The attitudes of medical students to research.
Nel D., Burman RJ., Hoffman R., Randera-Rees S.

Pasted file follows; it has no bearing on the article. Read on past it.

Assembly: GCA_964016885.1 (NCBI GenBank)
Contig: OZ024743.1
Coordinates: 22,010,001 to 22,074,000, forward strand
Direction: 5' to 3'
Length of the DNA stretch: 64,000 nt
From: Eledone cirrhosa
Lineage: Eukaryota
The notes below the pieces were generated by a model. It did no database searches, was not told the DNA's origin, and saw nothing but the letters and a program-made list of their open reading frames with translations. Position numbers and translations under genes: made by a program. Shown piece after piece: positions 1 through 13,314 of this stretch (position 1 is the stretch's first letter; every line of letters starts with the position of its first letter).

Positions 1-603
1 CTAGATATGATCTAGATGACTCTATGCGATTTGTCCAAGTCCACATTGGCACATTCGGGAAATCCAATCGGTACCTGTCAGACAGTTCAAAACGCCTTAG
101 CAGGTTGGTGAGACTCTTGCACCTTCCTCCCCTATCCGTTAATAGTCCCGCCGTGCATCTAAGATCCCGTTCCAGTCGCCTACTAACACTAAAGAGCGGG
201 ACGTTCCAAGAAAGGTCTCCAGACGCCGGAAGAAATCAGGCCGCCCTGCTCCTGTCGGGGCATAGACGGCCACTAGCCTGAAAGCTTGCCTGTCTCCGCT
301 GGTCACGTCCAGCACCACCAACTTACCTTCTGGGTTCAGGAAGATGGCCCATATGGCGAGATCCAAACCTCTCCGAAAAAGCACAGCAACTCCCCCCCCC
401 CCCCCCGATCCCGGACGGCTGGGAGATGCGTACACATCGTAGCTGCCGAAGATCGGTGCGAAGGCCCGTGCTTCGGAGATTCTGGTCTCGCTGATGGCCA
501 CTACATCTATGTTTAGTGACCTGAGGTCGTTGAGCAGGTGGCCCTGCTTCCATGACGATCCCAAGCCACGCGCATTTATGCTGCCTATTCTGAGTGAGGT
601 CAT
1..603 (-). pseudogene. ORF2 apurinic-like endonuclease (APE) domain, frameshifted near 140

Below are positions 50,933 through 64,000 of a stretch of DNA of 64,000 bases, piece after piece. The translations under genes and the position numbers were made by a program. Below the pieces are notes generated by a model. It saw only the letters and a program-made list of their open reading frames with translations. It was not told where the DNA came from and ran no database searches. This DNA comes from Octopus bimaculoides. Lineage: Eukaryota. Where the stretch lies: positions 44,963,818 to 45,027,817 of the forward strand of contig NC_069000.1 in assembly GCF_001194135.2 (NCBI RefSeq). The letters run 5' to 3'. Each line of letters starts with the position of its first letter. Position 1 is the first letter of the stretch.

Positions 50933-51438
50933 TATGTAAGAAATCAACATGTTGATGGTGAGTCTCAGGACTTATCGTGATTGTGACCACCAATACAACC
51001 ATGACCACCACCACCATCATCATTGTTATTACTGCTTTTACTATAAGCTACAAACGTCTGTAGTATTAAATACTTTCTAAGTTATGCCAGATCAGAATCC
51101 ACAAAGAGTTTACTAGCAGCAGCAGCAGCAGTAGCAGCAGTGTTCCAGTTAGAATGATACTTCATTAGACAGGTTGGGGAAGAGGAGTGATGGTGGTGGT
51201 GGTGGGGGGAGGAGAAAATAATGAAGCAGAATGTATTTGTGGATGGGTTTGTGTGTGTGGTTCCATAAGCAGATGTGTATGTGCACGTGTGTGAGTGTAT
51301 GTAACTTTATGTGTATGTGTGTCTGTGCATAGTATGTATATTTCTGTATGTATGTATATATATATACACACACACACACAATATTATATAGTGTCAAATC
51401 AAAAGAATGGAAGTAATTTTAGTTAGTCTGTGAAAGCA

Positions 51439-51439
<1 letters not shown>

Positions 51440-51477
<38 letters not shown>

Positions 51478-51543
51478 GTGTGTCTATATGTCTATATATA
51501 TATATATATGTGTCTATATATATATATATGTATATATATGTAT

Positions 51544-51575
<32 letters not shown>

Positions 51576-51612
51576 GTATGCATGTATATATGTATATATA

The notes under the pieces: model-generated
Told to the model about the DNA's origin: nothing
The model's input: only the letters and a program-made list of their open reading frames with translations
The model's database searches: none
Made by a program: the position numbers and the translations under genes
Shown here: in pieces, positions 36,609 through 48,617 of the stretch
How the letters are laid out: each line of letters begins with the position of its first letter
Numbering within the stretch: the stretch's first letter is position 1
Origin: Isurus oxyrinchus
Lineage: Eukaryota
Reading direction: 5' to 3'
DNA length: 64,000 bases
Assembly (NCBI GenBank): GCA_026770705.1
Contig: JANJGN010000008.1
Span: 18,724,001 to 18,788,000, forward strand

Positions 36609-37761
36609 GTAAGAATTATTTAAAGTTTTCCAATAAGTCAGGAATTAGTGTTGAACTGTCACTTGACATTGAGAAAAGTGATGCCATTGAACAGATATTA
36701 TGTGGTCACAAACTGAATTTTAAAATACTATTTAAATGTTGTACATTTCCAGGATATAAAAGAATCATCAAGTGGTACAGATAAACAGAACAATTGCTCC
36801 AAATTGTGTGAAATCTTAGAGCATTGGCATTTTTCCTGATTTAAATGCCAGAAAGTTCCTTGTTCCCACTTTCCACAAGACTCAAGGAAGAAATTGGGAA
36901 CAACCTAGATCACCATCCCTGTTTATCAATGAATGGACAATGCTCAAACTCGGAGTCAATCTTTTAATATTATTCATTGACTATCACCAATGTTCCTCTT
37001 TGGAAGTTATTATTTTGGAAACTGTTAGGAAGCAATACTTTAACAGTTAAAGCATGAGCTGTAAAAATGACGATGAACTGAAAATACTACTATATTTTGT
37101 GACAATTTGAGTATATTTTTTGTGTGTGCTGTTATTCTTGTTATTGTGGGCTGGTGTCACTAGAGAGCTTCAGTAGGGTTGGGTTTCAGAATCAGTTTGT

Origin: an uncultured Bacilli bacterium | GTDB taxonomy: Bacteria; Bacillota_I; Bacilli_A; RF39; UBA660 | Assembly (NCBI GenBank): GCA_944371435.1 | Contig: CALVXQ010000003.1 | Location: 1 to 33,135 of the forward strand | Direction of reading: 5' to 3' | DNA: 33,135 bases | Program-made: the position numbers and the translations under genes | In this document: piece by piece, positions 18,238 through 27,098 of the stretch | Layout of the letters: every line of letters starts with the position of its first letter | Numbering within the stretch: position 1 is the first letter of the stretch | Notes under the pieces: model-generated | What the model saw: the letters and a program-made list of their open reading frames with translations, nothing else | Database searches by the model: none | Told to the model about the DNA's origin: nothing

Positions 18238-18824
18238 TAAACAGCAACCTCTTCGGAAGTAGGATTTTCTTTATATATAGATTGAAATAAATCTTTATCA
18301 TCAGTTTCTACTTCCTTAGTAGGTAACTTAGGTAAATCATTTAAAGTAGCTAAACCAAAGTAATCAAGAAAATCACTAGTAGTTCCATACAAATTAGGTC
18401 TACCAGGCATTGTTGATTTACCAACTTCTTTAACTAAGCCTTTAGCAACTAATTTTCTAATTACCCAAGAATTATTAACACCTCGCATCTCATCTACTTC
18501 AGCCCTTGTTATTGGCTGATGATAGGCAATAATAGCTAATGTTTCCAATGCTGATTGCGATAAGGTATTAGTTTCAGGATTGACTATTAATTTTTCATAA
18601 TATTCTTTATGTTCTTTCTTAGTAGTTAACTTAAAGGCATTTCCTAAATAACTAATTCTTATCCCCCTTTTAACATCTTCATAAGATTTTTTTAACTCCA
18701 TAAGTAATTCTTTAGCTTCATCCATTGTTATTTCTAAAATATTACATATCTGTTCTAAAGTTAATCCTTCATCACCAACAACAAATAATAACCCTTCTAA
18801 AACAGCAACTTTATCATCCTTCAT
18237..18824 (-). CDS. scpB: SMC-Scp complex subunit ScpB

BACKGROUND: The workforce of 'physician--scientists' is ageing and decreasing in numbers. The responsibility to combat this trend rests on future generations of healthcare professionals and it is therefore valuable to evaluate medical students' attitudes towards research. OBJECTIVE: To establish the attitudes of University of Cape Town (UCT) medical students towards research and to investigate the factors influencing these attitudes. METHODS: An anonymous, cross--sectional, self--administered questionnaire was administered to medical students from years 1 to 6 studying medicine at UCT in 2011. Questions were primarily closed--ended and consisted of Likert scales. RESULTS: Out of a population of 1 195 medical students, 733 were sampled (63%); 65% were female, 53% were preclinical students (years 1 -- 3) and 47% were in their clinical years (year 4 -- 6). Overall, 61% of students had a positive attitude towards research and 74% felt that participation in research was important to their medical school education; 22% had been involved in voluntarily extracurricular research, 4% had presented at a scientific meeting and 3% had published in peer--reviewed journals. A number of perceived barriers to student research were identified including a lack of adequate training, time and research opportunities. CONCLUSION: Students believed that research was important and had a positive attitude towards it. However, few had been involved in voluntary research and produced work worthy of presentation and/or publication. Addressing identified barriers and improving students' attitudes may begin to reverse the trend in declining numbers of physician--scientists.